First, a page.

Rolls Royce Infuses Rolls Royce Scent
Rolls Royce customers expect perfection, but were not satisfied with the new models - After complaints from many customers, that they just didn’t feel right, Rolls Royce decided to investigate the problem. The problem was identified with the smell of the new model & a solution was found after a two-year investigation. The modern pro -duction methods that use leatherclad plastic in place of wood. The older cars smelled deliciously woody, while new models had a plastic odour.
As a solution the subtle scent that defines the Rolls-Royce luxury scent was bottled, using the aroma of a 1965 Rolls-Royce Silver Cloud as the base reference model. Hugh Hadland, the Managing Director said: "Stepping into a Rolls-Royce is a sensuous experience, and smell is the most evocative of the senses. People say they don't understand what we've done, but that their car's come back different and better."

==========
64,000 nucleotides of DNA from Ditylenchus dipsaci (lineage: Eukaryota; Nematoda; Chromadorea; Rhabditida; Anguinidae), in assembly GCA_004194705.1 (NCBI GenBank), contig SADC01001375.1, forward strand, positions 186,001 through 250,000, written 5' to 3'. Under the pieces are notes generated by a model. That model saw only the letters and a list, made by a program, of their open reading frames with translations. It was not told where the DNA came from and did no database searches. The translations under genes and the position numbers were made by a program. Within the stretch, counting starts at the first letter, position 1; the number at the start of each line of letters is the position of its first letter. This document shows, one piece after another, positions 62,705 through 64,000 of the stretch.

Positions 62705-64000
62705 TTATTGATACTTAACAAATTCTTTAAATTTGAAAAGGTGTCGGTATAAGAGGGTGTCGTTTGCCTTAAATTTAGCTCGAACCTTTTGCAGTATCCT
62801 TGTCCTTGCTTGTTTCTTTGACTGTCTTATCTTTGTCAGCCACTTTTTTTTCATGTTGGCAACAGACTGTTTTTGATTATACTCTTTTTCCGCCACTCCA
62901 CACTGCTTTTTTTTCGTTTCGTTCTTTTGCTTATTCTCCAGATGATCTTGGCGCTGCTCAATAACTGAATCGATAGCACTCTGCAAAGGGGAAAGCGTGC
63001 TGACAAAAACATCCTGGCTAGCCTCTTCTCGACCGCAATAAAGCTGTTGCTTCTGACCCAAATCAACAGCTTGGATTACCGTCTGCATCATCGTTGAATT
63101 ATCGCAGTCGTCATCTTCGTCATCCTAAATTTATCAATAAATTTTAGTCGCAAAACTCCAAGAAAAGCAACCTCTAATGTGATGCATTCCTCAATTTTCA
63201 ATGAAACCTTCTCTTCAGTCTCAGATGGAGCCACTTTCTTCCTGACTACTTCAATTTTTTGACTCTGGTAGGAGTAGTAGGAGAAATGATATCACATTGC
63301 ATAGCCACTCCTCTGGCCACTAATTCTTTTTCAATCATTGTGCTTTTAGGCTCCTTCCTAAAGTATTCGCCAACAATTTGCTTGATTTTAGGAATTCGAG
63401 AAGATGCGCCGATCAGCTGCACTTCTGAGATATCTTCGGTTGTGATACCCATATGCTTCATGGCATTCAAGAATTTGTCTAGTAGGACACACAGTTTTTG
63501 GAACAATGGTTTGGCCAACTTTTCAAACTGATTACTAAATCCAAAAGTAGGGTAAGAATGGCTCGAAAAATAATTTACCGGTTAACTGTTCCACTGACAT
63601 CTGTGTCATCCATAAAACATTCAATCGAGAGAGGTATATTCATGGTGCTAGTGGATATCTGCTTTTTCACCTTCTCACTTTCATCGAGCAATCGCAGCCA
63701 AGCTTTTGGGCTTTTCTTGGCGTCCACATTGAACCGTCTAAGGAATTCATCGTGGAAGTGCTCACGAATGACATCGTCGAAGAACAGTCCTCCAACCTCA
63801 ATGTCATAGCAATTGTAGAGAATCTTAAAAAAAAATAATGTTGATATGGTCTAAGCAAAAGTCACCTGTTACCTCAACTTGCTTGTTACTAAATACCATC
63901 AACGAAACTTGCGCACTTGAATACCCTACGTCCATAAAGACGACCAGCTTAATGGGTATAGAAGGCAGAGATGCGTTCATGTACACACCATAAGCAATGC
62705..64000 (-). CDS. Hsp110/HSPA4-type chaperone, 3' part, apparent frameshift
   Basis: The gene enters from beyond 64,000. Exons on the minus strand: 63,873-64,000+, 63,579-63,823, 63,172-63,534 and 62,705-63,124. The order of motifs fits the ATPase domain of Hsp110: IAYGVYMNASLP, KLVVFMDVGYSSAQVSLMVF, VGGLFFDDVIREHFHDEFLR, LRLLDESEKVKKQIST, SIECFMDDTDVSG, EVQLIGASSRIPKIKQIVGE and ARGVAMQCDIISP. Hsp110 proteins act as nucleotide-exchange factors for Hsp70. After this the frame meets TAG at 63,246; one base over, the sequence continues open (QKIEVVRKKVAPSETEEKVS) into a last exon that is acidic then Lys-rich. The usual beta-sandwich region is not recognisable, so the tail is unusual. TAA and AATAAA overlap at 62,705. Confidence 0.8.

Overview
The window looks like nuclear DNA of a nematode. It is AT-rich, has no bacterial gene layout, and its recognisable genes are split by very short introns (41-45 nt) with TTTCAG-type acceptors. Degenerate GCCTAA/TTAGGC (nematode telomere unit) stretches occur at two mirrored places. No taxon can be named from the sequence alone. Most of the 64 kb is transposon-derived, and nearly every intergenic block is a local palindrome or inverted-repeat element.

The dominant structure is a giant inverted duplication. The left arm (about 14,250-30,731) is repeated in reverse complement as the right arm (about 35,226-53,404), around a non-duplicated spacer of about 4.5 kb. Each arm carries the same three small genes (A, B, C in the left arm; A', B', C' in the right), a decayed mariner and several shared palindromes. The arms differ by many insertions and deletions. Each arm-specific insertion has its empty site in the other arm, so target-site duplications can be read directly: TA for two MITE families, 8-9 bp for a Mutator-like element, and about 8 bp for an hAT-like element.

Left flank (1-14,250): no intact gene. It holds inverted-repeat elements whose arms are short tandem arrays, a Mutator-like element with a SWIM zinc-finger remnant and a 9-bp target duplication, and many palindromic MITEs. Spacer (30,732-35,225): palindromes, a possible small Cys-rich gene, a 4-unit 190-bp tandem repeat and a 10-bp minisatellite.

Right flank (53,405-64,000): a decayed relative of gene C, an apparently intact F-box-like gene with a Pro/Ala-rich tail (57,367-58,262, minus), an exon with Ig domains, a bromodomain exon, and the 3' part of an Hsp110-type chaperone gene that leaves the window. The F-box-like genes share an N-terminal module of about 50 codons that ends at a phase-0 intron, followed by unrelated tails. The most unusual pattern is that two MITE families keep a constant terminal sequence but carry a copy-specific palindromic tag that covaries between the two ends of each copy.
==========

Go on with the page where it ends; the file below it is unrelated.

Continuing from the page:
Stepping into a Rolls-Royce is a sensuous experience, and smell is the most evocative of the senses. People say they don't understand what we've done, but that their car's come back different and better."
84% Higher purchase propensity in a scented room
Two identical pairs of Nike running shoes were placed in two separate, but identical, rooms. One room was infused with a mixed floral scent. The other wasn't. Test subjects inspected the shoes in each room, and then answered a Questionnaire. Overwhelmingly, by a margin of 84 percent, consumers preferred the shoes displayed in the
scented room. Additionally, the consumers estimated the value of the "scented" shoes was, on average, $10.33 higher than the pair in the unscented room.
Hilton Hotel Casino, Las Vegas Get customers to spend more using scent
Dr. Alan Hirsch found that Las Vegas Hilton gamblers dropped 45.1% more coins into slot machines in an area that was scented with a pleasant odor. What's more, dollar figures supplied to Dr. Hirsch by the Hilton showed that the slot machines in fragrance-free areas had no decrease in revenues. That finding, says Hirsch, is important because it suggests that the pleasant odor
did not draw gamblers away from other areas. Rather, it appears to have encouraged gamblers in the scented area to continue inserting coins for longer periods than usual.